Notturno italiano. Sulla musica vocale da camera tra Sette e Ottocento
This essay discusses Italian chamber vocal music ca. 1760-1830 and its sub-genres—canzonetta, arietta, duetto notturno, cantata, anacreontica, focusing on the duetto notturno, a novelty in those times. Its original main traits, as outlined by Harrison J. Wignall (1993), are: (1) lyrics are short arias à la Metastasio; (2) the musical setting displays formal, melodic, and harmonic traits akin to period popular or pseudo-popular genres, such as the Venetian boat song (canzone da battello); (3) use of 'lyric form' is frequent, again like in those very pop songs, of which the duetto notturno actually forms a two-part variant. In short, the genre can be defined as a musical cameo, pioneering excursions into the anxiety prompted by darkness, night, or exotic settings.
Discussion of the lyrics reveals: (1) favored authors are Metastasio and others from Arcadia, along with such pre-Romantic poets as Jacopo Vittorelli, Aurelio De' Giorgi Bertòla, Ippolito Pindemonte, and Melchiorre Cesarotti (the translator of Ossian); (2) descriptive traits, often from open-air settings, increase over time, along with a sentimentality tinged with melancholia, negative feelings, and the chill of death; (3) Metastasio's poetry still looks effectively voicing the new late-century taste, aiming at the simple, the natural, and the witty.
Close scrutiny of Felice Blangini's duettos shows their artificial naiveté, so fashionable in Napoleon-era drawing rooms. Instead, the rediscovery of nature as a source of emotion is apparent in Cherubini's duettos on Paolo Rolli's ode, Solitario bosco ombroso. Bonifazio Asioli's work shows yet another side, that was to leave its mark on the formal prototype of the genre—music grows expressive to plunge listeners in the moods conjured up by the lyrics.
This study sheds light on a little-known and under-researched genre, often less considered vis-à-vis contemporary art song, of which it represents, after all, an aspect, with all its sundry facets—the simple and popular, the drawing-room pretty and sophisticated, the 'imitation of nature', and the pathetic/expressive. Taken together, such elements make up that generic Romantic trend which stemmed out of Arcadia, ran across the 18th century, and reached the Romantic movement proper. Those elements also help us disentangle seemingly conflicting tendencies, here represented by Francesco Pollini's work. Such mix of traits was to achieve vital importance in the birth of Italian Romantic art song—e.g. in Bellini's lyricism, Donizetti's dramatic realism, Mercadante's theatrical gesturing, as well as in 19th-century 'picturesque' compilations, of which Rossini's genial Soirées musicales are both a climax and a sign of upcoming decline.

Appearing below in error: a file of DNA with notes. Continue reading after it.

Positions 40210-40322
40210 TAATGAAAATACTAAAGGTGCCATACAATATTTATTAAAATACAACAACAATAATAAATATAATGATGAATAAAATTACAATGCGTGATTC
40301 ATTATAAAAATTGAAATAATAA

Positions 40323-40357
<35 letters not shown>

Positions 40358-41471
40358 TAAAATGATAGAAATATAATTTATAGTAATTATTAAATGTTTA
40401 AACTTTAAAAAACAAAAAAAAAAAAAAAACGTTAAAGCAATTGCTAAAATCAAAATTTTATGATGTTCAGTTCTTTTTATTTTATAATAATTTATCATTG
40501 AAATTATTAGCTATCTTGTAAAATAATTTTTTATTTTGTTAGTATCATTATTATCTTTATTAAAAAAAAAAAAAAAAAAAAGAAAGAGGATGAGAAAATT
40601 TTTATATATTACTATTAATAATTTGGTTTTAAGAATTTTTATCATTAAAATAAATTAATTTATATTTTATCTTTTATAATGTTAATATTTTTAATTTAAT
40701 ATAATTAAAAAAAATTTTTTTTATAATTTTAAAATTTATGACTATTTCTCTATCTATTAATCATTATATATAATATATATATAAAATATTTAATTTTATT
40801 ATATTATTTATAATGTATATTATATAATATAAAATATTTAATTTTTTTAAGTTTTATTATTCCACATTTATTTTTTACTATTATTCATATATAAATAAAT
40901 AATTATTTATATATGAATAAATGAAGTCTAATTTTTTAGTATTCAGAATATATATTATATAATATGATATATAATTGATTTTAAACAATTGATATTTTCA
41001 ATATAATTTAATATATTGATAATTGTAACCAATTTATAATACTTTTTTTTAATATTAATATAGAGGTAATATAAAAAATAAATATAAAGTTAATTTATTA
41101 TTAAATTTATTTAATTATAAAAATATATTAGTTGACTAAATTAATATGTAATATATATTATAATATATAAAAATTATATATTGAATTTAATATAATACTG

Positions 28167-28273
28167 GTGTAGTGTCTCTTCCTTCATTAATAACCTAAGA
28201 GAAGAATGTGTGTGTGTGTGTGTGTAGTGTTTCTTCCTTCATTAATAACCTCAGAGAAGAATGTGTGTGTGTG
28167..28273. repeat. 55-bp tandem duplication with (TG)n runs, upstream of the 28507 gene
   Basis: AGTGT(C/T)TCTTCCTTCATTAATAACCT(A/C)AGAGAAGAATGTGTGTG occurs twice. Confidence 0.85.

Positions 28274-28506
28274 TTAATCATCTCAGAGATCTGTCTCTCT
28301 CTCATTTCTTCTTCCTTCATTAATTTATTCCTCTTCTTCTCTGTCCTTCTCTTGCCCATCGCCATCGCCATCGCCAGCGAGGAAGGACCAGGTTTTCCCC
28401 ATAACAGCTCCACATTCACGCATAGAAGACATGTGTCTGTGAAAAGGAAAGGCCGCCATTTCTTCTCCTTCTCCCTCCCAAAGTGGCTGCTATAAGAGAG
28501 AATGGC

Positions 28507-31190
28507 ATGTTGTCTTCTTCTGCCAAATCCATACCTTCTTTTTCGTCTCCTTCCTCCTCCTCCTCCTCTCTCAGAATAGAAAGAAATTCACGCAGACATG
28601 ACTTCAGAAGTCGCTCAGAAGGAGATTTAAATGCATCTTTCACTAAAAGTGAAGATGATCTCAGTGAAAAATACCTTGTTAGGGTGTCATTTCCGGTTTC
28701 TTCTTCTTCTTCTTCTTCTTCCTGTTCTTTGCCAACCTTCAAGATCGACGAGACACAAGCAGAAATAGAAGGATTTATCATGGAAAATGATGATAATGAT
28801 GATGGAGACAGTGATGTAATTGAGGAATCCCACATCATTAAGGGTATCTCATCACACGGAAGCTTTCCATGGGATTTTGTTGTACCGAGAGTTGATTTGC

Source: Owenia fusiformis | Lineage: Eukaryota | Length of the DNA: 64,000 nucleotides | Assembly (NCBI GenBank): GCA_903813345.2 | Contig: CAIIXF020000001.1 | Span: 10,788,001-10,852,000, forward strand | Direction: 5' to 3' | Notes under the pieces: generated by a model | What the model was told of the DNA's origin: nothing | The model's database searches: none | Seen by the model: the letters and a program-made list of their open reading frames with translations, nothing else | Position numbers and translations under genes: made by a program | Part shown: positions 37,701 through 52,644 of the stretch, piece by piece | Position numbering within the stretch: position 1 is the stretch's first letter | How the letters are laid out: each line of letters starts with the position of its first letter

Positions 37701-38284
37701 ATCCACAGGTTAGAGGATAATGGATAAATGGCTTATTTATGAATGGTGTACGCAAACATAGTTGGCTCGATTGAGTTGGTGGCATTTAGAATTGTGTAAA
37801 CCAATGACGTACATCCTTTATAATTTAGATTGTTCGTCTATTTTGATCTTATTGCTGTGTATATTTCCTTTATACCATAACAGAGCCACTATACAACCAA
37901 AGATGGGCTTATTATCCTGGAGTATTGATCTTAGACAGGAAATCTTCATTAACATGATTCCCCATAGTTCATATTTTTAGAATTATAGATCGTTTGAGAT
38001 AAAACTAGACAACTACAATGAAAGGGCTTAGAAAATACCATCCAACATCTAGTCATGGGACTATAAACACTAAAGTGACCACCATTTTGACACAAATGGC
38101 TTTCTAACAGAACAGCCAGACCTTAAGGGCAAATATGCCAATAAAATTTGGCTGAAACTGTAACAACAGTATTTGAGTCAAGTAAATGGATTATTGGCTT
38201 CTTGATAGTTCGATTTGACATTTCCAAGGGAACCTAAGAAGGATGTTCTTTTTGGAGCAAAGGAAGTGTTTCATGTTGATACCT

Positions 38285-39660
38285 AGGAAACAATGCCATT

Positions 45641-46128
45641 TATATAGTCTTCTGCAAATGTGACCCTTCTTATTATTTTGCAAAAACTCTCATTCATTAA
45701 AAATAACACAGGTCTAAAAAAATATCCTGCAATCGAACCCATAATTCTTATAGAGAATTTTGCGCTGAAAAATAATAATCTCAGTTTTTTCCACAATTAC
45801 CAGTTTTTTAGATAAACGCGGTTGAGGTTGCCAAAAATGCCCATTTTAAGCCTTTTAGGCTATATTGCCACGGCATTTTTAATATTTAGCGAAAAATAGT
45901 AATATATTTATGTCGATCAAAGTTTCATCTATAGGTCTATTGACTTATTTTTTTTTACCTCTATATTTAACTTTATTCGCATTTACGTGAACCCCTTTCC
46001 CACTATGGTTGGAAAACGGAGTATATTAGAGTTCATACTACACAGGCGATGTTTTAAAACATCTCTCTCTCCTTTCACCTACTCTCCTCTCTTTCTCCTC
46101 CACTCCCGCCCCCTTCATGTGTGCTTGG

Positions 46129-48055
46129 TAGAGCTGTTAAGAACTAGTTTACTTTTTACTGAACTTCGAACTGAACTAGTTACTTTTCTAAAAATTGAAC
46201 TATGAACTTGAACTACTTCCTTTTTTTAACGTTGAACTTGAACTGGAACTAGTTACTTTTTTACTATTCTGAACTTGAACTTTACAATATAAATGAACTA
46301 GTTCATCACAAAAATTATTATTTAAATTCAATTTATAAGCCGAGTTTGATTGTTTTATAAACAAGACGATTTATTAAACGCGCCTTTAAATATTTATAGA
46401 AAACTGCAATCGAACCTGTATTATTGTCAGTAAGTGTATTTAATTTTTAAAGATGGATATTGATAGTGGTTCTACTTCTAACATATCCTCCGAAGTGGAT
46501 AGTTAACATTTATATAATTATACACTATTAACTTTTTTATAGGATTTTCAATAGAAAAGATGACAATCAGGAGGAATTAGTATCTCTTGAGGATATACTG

Musica e follia agli albori del romanticismo tedesco: 'Der Besuch im Irrenhause' di Friedrich Rochlitz
In the year 1804, Friedrich Rochlitz was editor of the influential Leipzig review, «Allgemeine Musikalische Zeitung». There he issued his short story, Der Besuch im Irrenhause (“A Visit to an Asylum”), which can be regarded as a pivotal work in the field of writings on the Romantic musician myth, as well among those relating art to madness. In fact, its most original aspect is its tight music–madness link—a novelty in those times—functioning as a Leitmotiv.
Der Besuch im Irrenhause, sub-titled “An Essay in Psychology”, depicts a scientific experiment. The narrator is an amateur psychologist. While touring an insane asylum, he is struck by a young inmate who withdrew from the real world to live in a personal one, mostly made of sounds and musical visions. Music, the language of heart and soul, gradually rises up to the role of ideal mean for inner expression. The act of listening implies transport and ecstasy, a journey in a fantasy world conjured up by sounds, and the vehicle to rise up to God. Music is seen as the «language of angels and blessed spirits», the sacred art par excellence, and the route to grasp the deep unity of the universe. Yet music will also drive the main character to madness, with mystic visions, imaginary dialogues, and raving.
For sure, this work is interesting as a forerunner of several topics subsequently seized up by a whole generation of writers, musicians, and thinkers—the upcoming Romantic movement. Rochlitz's short story stands tall in its times, on a par with the best work by Wackenroder, Hoffmann, and Grillparzer. It is all the more interesting for its creator was no Romantic writer, but rather an 18th-century thinker, rooted in the Enlightenment, its views, and its values. Today, Rochlitz is an unduly neglected figure, whereas in his days he exerted vast influence in the German-speaking area.